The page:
Household size and composition as a driver of energy poverty: Evidence from census data in non-OECD countries

Krešimir Ivanda, University Of Zagreb, Department Of Demography
Marin Strmota, University of Zagreb

Access to electricity is a prerequisite for multiple activities and benefits that improve quality of life and prevent poverty. Developing countries have witnessed impressive improvement in household electrification in recent decades. However, almost 20% of world population is still lacking access to electricity. Existing literature on energy poverty is lacking the demographic background and is focused on building characteristics rather than including household size and composition. Scarce interdisciplinary literature that does take the demographic aspects of energy poverty unanimously confirms its importance. Using IPUMS-I census microdata for 75 non-OECD countries from the period 1970-2014 we analyze the effect of household characteristics on access to electricity as a measure of energy poverty. Focusing on household size and composition we found that bigger, rural and certain household types have higher odds of being non-electrified. Also, differences between regions exist and are most pronounced between Sub-Saharan Africa and the rest of the non-OECD countries analyzed in this paper. This research demonstrated that census data could be used to measure energy poverty and its characteristics. Furthermore, our findings magnify the need for better understanding of demographic background of energy poverty and reshaping our energy policies.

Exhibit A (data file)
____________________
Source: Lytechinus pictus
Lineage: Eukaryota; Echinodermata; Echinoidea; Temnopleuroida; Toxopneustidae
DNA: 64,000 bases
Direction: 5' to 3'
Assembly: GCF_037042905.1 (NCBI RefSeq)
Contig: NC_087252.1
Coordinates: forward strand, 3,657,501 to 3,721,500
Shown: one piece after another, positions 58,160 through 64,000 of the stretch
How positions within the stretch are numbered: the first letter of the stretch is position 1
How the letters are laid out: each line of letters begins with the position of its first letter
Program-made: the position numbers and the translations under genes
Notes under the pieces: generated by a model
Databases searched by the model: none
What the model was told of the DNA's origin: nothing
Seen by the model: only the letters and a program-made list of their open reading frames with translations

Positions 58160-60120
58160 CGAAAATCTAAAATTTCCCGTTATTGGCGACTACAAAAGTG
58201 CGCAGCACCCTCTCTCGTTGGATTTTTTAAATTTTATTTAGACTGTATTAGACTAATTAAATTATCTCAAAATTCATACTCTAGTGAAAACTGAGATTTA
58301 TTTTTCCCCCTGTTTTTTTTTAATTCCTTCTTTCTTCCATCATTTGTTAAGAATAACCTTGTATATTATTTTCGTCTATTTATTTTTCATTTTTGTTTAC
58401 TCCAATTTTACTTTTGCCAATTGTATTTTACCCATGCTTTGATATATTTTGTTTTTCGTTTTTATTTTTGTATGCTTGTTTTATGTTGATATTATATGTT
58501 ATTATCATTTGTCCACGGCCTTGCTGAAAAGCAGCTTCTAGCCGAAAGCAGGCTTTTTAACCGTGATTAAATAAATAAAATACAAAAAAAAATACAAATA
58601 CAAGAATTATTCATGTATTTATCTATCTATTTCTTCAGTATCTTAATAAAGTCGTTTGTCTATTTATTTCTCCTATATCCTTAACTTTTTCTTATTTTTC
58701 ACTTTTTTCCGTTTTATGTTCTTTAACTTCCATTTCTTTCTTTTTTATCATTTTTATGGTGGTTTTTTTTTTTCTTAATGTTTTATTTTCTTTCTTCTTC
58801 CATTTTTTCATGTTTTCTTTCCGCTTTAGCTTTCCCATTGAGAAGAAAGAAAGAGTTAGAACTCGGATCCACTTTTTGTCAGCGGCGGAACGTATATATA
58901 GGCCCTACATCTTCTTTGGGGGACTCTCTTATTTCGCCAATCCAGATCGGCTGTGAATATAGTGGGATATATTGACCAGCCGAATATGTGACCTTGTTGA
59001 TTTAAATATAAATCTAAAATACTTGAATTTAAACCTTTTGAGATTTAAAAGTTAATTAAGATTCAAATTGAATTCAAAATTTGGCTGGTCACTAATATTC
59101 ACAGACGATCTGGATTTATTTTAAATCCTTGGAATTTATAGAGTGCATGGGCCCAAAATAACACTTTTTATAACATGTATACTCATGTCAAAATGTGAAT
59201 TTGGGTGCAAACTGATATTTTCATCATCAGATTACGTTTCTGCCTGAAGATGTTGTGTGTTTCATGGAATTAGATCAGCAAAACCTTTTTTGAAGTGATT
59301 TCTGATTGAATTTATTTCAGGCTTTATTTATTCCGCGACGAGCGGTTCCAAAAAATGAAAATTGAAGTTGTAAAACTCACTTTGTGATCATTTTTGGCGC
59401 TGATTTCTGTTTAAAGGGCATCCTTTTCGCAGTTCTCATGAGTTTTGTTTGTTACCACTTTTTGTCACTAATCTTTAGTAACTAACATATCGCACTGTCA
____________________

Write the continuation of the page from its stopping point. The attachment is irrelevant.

Keywords: Multiregional demography, Economic analysis, Cross-country comparative analyses, Inequality

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  Presented in Session P6.